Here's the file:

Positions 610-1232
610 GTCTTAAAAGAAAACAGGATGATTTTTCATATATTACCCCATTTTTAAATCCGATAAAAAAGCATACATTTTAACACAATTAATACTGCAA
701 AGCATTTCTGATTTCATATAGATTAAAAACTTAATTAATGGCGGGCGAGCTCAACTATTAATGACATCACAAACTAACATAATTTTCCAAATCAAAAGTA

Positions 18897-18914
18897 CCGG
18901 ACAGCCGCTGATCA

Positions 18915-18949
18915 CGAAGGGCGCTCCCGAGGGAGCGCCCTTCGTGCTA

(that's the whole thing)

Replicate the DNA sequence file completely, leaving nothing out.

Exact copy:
Positions 610-1232
610 GTCTTAAAAGAAAACAGGATGATTTTTCATATATTACCCCATTTTTAAATCCGATAAAAAAGCATACATTTTAACACAATTAATACTGCAA
701 AGCATTTCTGATTTCATATAGATTAAAAACTTAATTAATGGCGGGCGAGCTCAACTATTAATGACATCACAAACTAACATAATTTTCCAAATCAAAAGTA

Positions 18897-18914
18897 CCGG
18901 ACAGCCGCTGATCA

Positions 18915-18949
18915 CGAAGGGCGCTCCCGAGGGAGCGCCCTTCGTGCTA